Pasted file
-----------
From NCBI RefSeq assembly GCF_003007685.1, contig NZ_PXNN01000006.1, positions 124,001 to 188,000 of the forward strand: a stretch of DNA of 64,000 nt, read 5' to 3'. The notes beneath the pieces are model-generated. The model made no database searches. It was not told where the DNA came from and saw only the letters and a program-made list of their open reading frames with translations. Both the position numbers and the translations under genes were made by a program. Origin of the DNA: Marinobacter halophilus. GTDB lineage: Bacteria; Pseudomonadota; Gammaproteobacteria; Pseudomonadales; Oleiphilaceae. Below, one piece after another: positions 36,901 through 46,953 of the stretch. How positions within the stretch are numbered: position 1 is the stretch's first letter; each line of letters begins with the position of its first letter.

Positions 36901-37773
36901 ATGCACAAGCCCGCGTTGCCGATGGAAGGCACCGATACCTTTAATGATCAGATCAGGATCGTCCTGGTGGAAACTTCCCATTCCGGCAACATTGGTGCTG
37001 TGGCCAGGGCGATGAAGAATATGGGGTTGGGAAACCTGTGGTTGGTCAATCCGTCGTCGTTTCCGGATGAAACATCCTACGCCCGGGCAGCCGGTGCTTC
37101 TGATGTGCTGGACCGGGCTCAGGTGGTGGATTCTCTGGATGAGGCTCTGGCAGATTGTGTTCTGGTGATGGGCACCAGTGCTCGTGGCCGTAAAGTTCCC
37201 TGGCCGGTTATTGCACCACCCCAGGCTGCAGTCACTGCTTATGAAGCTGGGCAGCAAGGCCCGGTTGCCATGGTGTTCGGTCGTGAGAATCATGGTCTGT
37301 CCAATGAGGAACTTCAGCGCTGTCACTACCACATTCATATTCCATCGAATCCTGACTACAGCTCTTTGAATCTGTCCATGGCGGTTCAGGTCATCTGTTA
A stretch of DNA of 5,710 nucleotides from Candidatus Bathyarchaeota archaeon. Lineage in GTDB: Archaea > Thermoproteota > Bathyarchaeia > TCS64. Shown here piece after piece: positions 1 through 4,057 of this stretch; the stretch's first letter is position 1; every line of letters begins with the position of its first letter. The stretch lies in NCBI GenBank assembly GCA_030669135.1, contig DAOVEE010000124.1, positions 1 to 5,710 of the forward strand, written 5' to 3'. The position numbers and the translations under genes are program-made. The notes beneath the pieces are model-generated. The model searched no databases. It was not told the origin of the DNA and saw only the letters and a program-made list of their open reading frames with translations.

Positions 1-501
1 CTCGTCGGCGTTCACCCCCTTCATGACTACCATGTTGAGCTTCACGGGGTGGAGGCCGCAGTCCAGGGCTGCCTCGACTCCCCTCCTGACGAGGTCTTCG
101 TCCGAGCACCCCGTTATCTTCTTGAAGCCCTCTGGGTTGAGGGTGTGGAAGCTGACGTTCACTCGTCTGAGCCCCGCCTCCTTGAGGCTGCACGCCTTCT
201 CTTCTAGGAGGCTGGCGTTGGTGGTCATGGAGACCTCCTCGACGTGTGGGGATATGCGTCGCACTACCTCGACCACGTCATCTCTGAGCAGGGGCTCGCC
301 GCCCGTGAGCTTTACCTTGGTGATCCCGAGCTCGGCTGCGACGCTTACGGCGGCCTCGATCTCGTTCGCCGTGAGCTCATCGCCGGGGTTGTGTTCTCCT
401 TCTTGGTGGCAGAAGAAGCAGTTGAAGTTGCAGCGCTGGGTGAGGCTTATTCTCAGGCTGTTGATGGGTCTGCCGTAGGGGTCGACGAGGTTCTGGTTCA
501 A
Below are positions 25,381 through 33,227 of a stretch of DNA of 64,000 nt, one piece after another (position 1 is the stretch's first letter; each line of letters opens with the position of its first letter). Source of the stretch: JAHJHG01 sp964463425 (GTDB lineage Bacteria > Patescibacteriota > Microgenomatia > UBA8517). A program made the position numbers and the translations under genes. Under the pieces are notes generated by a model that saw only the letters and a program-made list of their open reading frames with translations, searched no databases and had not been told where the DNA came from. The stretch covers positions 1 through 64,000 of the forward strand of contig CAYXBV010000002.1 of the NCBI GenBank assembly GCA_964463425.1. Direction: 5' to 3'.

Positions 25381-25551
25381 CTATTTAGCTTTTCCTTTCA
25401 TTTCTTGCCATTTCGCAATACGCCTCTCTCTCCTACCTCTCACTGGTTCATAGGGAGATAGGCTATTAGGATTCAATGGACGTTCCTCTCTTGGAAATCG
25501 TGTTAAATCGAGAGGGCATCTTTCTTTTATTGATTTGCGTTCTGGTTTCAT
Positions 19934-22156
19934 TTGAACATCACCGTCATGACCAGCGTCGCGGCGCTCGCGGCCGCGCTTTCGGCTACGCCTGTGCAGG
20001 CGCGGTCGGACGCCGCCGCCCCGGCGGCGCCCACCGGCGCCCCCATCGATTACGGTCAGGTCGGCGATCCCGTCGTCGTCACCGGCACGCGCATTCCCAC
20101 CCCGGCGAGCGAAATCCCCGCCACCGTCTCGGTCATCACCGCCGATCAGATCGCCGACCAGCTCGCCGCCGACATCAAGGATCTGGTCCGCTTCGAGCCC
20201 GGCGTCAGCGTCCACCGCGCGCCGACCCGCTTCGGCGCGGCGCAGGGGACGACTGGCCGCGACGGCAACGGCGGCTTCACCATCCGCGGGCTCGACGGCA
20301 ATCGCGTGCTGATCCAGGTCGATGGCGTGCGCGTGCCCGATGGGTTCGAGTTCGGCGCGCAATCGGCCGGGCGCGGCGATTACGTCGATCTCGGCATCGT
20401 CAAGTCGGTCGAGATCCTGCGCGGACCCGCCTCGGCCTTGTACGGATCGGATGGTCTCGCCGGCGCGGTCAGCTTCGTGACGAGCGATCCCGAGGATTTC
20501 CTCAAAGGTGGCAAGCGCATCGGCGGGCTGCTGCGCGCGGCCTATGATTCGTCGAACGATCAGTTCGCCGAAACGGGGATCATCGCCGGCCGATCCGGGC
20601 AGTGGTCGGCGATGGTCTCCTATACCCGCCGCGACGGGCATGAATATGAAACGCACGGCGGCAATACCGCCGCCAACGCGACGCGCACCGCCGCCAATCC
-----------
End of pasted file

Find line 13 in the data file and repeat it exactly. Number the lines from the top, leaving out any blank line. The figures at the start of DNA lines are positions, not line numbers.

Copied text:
301 GCCCGTGAGCTTTACCTTGGTGATCCCGAGCTCGGCTGCGACGCTTACGGCGGCCTCGATCTCGTTCGCCGTGAGCTCATCGCCGGGGTTGTGTTCTCCT